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Behind The Scenes Essay, Research Paper

Fishmans depictions of the Amish and Heaths portrayal of the people of Trackton are similar. The Amish and people of Trackton are similar by the implied meanings of reading and writing, the absence of literary enforcement and importance, and the literary correlation of distribution of power. The Amish, when first teaching their children to read, would not necessarily sit down and help their children sound out words; rather, they would take them to church and expect them to memorize church hymnals. As Fishman observed, Yet because singing may mean holding the text following the words as they appear following the words from memory or from others rendition, children of Eli s age and younger all participate, appearing as literate as anyone else (242). The Amish idea of reading is not associated with the fundamental understanding of vowels and consonants; instead, it is sided with memorization and repetition of words and phrases. As Fishman states, Before Eli Jr. went to school, he knew what counted as writing in his world, just as he knew what counted as reading. He learned at home that being able to write means being able to encode, copy, to follow format, to choose content and to list (247). Much like the Amish, Trackton townspeople understood reading in a similar manner. The young children of Trackton, are sent to the market, with given a warning to watch out for Mr. Dogan s prices (Heath 300). How is it that the children could tell the difference between $3.50, and $4.50? The key to their differentiation was appearance. The children memorized how much they should pay for an item, and if the number on the ticket differed, they knew not to buy the product. Shirley Brice Heath responded in a similar manner by stating, The dependence on a strong sense of visual imagery often prevented efficient transfer of skills learned in one context to another (302). Neither the Amish nor the people in Trackton enforced the skills of reading and writing. Any efforts to strengthen English skills would be abolished because according to Fishman, schoolwork rarely enters the household, field, and barn chores matter more (241). An example of the restricted learning environment, which the young male Amish encounters, is that they may only attend school to the eighth grade; thus, the women mainly do the writing. Are the parents of these Amish children severing any hope of allowing their children to function in a literate society? Depending on which society these children choose to reside in, these parents may be more than adequately preparing their offspring, since literacy is a context-based situation. As seen through the eyes of the Amish, reading is not nearly as valuable in their household as knowing how to plow a field is, because it is applicable to their lifestyle. Although the people of Trackton also used reading in a way that applied to their lifestyle, their discouragement of literacy was less than a survival-based tool. Heath exemplifies this by saying: For Trackton adults, reading is a social activity, when something is read in Trackton, it almost always provokes narratives, jokes, sidetracking talk, and active negotiation of the meaning of written texts among the listeners (p306). She also mentions that those from Trackton read for immediacy, instead of reading for enjoyment, or self-improvement. Perhaps this is the reason that Trackton is such a low-income town. Another reason for Tracktons faulty economic standpoint is that reading alone is antisocial (Heath 300). The son of Aunt Berta modeled this type of behavior when he escaped from the cotton fields and read alone under a tree. Although her son grew into a successful man and obtained a college degree, the town still tells tales of his peculiar boyhood habits (Heath 300). Various religious elders did the only admitted isolated reading (Heath 300).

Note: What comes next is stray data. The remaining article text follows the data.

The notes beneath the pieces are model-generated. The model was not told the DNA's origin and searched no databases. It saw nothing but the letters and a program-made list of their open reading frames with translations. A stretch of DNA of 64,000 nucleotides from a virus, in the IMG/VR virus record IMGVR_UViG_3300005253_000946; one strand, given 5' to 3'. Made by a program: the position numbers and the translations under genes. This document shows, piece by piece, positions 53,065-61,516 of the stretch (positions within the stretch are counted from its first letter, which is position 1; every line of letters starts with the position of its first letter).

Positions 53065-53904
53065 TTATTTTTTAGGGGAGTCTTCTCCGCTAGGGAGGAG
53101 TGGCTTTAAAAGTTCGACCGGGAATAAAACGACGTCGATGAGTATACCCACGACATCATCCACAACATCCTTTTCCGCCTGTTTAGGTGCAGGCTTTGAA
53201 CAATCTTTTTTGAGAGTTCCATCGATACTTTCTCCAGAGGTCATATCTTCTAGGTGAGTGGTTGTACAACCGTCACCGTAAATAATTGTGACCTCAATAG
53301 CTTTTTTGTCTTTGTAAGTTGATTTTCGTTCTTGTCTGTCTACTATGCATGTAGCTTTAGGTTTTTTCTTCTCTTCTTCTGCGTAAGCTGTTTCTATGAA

Religion is a driving force in both the Trackton and Amish communities. As Heath states in her introduction, besides Newspapers, car brochures, advertisements, church materials, and homework and official information from school that came into Trackton everyday (Heath 300), there are few magazines, except those borrowed from the church, no books except school books, the Bible, and Sunday School lesson books, and a photograph album (Heath 300). In these societies alike, the women are the main regulators of what reading material enters the home; thus, by the mainstream educators standpoint, they are more literate than the men and children. The women in Trackton record the history, correspond through mail and, as in the Amish community, monitor the reading material. Though these women have great influential power residing literary leeway, the men have the power to override any and all of their decisions. Eli Sr. s exemplifies this by reading a newspaper instead of the Bible, or Disney books. Although religion, women, and men retain much of the perceived literary power, the authors play a significant role in how the reader determines these subjects literary worth. Heaths primary question was; are the people of Trackton literate? In her anthropological study and by mainstream educators standards she concluded they are literate only within the boundaries of Trackton. Fishman ventured to answer the same question; are the Amish literate? She too concluded that the Amish, within their precinct, are indeed literate. Ultimately, the similarities of these two communities are evident in both their mannerisms, and economic standpoint. Through implied literary meanings, lack of literary enforcement and support, and the vast distribution of literary power in both the Trackton and the Amish communities, it can be concluded that the occupants of these societies are literate, but only within their own context. WORK CITED PAGE #1.) Fishman, R. Andrea. Becoming Literate: A Lesson from the Amish . Literacies. Terence Brunk, et al. New York: W.W. Norton & Company. 1997. (239-251).#2.) Heath, Brice Shirley. Literate Traditions . Literacies. Terence Brunk, et al. New York: W.W. Norton & Company. 1997. (299-315).